The vast majority of his time will be sharing the court with Antetokounmpo though. Even then, the Bucks are finding ways to squeeze more variety out of their 7-footer. He’s getting a smidge more possessions in the paint this season, and Giannis’ growth as a passer getting to the dunker spot has helped that. It’s a small sample, but Brook has hit 24 of the 31 (77%) 2-point field goal attempts when he’s received a pass from Giannis. Last year, he hit only 25 of 58 (43%). You can see the growth too. Even if the dunker spot brings another stout defender into the paint for Giannis, he’s learned to navigate it and find a guy like Brook. Early in the season, crisp passing led to an easy Lopez layup after his roll.
If they kept a stat for wraparound passes in paint, Antetokounmpo would have to be up there. This has been a staple for him of late. Here’s one recent example from the San Antonio contest when Giannis barreled down low and Brook offered a designed bailout. Lopez understands how to navigate in the confines of the paint too. Once he sees the direction Giannis is going to drive, he vacates the space and shuffles to the opposite side of the paint.
Lopez may continue to struggle from behind the arc. I think 35% is about the best one can hope for, but he’s finding a few other ways to work alongside the other stars in more consistently productive methods to compensate for off nights. It’s a fascinating change after the postseason wrinkle last year, when Bud moved Brook out to the corners. He’s back to a low distribution of shots from the corners, 14% on the year. His defense is going to remain a work in progress, as the Bucks are as a whole. But his block percentage post-ASB is up to 3.0%, ticking closer to his rates from the last two years. His defensive field goal percentage at the rim still isn’t great, but neither is the Bucks overall compared to last year. He’ll prove his worth against larger foes, but we’ve seen Bud willing to close with and without him. That’s an important step, and Lopez, like so many of Bud’s players, continues to work and improve as the season goes along rather than growing frustrated with a shifting role.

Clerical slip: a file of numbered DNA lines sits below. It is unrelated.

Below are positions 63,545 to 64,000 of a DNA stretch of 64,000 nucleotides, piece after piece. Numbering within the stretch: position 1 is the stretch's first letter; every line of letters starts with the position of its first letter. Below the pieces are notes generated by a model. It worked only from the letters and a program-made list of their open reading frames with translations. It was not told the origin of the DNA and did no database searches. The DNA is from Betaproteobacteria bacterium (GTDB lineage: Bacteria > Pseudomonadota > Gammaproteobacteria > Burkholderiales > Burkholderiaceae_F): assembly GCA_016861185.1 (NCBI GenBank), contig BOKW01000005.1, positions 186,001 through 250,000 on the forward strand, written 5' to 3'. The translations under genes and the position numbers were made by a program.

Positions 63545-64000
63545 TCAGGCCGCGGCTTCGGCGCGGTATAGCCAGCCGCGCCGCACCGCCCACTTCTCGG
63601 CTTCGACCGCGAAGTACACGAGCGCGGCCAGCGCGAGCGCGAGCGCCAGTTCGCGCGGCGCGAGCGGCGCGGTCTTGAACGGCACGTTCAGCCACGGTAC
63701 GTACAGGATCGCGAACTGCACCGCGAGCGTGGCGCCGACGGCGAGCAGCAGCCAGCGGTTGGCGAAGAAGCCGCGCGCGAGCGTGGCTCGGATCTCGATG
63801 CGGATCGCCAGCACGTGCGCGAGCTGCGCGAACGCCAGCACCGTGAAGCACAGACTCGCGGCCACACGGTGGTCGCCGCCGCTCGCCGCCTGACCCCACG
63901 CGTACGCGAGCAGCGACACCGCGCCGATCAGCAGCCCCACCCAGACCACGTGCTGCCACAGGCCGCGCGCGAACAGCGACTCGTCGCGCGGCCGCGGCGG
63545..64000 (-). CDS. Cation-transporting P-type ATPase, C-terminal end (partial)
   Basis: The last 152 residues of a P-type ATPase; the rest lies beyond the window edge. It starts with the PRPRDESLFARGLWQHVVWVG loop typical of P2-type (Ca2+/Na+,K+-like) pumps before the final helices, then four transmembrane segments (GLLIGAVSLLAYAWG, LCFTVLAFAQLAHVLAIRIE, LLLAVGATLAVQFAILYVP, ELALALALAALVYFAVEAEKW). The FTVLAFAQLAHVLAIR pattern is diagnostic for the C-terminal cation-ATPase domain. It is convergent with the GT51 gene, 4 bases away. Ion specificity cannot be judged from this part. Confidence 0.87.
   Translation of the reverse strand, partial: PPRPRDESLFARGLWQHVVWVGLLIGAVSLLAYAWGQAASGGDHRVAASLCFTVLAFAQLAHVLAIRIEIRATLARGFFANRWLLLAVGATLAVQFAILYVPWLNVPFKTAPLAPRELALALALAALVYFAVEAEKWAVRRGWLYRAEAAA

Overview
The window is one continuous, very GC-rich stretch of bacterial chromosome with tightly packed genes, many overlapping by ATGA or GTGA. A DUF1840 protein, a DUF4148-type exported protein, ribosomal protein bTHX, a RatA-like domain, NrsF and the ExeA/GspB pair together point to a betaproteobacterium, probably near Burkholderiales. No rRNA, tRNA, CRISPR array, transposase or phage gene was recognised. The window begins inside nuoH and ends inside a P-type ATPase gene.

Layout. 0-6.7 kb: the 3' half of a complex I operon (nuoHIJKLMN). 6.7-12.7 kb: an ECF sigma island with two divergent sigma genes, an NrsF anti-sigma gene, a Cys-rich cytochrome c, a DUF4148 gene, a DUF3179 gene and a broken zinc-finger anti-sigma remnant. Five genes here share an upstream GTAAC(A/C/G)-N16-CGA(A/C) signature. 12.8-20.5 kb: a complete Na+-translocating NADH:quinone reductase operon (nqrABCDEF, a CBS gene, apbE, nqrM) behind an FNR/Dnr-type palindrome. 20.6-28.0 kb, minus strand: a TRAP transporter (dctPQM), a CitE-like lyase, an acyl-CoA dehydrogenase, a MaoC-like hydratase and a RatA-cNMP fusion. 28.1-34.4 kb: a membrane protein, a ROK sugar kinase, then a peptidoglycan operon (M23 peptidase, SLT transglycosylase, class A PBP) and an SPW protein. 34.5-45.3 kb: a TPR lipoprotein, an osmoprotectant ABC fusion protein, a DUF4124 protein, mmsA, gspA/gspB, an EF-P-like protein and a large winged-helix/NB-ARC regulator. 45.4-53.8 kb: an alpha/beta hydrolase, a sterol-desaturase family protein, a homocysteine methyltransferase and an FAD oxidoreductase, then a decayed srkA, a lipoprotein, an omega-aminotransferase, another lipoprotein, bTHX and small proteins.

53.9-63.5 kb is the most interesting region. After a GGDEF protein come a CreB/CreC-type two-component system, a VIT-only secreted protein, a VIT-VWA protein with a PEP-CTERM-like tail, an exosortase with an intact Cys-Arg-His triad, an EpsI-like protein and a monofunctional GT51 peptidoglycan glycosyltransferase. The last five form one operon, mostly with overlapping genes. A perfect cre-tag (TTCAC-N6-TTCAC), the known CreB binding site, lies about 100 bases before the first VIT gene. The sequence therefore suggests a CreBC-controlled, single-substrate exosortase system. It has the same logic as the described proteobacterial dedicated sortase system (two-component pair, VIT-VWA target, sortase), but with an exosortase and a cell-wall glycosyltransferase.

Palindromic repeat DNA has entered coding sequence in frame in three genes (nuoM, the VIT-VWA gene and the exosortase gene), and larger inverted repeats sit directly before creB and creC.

Folks, the $140M man is coming for Giannis’ spot atop the weekly MVP leaderboards. For the second week in a row, Holiday took home crowing rights as top rooster. Middleton’s relative slump in March has found him dropping back, and if Holiday keeps sparkling in games Giannis misses, there may be a real race on our hands. Then again, Giannis making literal history is a decent accolade too, but is it enough to make up for missing two games? I’ll let y’all be the judge.
Giannis Antetokounmpo (2 GP: 36.0 pts, 11.0 reb, 3.5 ast, 3.0 blk)
Another MVP performance.— Milwaukee Bucks (@Bucks) April 3, 2021
47 PTS | 12 REB | 18/21 FG | 3 BLK | 2 STL pic.twitter.com/R2ZflBSkx7
Khris Middleton (4 GP: 20.5 pts, 4.5 reb, 7.0 ast, 1.8 stl)
Khris tonight:— Milwaukee Bucks (@Bucks) April 7, 2021
28 PTS | 7 AST | 2 REB | 1 STL pic.twitter.com/mEXiW5tuLt
Jrue Holiday (4 GP: 28.0 pts, 5.5 reb, 8.0 ast, 2.0 stl)
Put some respect on Jrue’s name:— Milwaukee Bucks (@Bucks) April 4, 2021
33 PTS | 11 AST | 7 REB | 1 STL | 1 BLK pic.twitter.com/ccR9UrRwy4
Week 14: The Bucks MVP was...
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That’ll do it for this week’s wrap-up. As always, thanks for reading and voting!